Like Caesar’s wife, judges and Magistrates should learn to live above board and not smear their hands with corruption and dirty dealings. Judgeship should be reserved for the best and the brightest, not for never-do-wells or for those who find it difficult to eke out a living in private legal life.

The current process of appointment and removal of judges in Nigeria is overdue for a review. First, the process should be transparent. It should not be shrouded in secrecy. Whenever a vacancy for the appointment of a judge exists in any Judicial Division, it should be widely advertised to the public so that interested lawyers should apply for consideration.

As done in some countries, candidates applying to be appointed judges should be made to sit for a compulsory rigorous Bench examination. The yearly continuing education program for Judges and Magistrates should include such courses as basic logical reasoning processes, basic psychology, legal ethics, basic writing skills and basic philosophy.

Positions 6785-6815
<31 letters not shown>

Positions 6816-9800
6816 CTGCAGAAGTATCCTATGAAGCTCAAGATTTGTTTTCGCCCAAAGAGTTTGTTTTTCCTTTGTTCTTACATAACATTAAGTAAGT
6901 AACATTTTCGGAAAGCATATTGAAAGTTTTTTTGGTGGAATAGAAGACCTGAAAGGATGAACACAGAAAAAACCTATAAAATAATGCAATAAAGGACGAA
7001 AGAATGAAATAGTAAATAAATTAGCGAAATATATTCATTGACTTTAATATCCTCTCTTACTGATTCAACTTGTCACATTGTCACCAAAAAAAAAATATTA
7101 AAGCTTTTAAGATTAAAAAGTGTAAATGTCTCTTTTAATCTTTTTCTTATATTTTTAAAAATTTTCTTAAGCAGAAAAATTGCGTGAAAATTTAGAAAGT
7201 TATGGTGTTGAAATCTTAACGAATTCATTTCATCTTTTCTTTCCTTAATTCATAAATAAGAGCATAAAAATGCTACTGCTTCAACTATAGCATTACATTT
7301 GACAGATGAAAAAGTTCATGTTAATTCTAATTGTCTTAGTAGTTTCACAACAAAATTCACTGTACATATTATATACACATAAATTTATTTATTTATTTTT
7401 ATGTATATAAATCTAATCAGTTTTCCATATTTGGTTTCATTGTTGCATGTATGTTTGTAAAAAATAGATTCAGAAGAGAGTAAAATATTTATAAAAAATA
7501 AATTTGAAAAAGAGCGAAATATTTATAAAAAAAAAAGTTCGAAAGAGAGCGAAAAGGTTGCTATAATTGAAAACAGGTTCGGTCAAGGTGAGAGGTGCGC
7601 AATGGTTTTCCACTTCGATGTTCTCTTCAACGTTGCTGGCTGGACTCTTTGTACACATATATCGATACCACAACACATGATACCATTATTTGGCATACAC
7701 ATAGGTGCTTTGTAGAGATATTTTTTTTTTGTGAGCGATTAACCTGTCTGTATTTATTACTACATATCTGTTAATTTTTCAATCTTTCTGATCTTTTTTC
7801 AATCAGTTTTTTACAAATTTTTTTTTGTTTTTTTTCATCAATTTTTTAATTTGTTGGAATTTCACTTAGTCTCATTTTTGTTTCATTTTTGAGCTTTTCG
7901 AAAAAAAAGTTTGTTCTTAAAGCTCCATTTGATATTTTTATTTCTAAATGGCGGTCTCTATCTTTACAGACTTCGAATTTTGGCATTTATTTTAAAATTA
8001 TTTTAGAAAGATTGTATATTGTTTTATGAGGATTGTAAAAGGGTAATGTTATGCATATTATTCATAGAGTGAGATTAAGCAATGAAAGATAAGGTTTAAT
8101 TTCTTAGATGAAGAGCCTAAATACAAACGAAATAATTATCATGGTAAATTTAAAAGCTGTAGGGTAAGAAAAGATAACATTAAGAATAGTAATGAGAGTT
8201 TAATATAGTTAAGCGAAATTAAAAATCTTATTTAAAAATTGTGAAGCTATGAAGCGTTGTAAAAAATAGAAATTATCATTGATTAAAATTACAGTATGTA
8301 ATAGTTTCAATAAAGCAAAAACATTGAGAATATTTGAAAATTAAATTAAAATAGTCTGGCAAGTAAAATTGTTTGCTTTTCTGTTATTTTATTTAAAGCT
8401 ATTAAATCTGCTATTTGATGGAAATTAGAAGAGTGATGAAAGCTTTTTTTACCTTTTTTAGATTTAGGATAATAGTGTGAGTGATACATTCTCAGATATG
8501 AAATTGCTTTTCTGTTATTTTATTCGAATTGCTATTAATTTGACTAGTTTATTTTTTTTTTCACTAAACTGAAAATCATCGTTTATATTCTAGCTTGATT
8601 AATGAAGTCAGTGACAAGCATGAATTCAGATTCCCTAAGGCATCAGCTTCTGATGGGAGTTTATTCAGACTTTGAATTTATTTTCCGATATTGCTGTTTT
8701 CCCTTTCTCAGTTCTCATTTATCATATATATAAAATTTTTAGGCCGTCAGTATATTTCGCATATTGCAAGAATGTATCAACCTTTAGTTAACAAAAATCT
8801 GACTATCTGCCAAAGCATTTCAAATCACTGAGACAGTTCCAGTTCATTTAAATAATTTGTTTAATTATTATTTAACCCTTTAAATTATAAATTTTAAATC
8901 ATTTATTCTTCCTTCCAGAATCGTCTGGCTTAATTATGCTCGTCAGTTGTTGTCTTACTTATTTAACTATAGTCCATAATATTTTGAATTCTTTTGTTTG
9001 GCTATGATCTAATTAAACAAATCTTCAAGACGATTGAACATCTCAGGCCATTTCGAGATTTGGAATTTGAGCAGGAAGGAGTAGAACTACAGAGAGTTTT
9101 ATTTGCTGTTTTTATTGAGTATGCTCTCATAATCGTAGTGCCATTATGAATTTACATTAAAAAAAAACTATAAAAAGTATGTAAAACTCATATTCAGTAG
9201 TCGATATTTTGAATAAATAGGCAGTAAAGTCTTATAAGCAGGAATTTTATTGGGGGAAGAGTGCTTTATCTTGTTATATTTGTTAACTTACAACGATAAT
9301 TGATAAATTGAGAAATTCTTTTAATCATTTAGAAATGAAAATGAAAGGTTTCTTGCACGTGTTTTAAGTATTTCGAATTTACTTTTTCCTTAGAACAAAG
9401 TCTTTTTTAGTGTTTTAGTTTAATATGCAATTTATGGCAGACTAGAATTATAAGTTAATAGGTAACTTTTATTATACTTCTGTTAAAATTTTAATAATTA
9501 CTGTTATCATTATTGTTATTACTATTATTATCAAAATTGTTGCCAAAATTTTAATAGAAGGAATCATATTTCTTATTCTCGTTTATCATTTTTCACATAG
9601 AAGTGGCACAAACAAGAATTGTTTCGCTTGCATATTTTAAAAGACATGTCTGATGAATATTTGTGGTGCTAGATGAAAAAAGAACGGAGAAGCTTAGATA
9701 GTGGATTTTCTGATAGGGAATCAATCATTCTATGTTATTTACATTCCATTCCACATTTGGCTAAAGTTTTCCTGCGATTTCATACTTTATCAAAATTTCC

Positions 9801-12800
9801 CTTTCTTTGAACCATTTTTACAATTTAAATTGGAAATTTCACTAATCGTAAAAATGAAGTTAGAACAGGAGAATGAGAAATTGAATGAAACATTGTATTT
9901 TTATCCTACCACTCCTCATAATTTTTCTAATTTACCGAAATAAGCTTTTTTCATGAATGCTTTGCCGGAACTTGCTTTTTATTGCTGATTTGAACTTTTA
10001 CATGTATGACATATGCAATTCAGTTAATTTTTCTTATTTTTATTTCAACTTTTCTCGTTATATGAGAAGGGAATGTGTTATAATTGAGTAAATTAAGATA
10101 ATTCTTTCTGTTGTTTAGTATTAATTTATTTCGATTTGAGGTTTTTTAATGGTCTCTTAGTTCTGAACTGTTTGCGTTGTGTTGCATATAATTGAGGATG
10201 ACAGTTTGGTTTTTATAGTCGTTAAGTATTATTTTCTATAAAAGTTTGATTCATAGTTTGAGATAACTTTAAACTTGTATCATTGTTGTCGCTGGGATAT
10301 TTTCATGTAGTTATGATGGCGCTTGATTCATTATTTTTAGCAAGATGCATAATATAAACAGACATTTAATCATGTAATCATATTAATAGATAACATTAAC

Lawyers should represent their clients ethically and professionally as officers in the temple of justice. 

Corrupt judiciary personnel such as court bailiff, court clerks, court messengers etc should be punished or disciplined regularly to serve as a deterrent to others. Each NBA Branch should regularly compile the names of corrupt judicial personnel for punishment. 

It makes no sense to shield them because they portray the judiciary in a bad light. Only an incorruptible and irreproachable judiciary will steer us out of the muddy water presently reaching our knees and threatening to drown us.

Ekwowusi, a lawyer, is a member of The Guardian Editorial Board.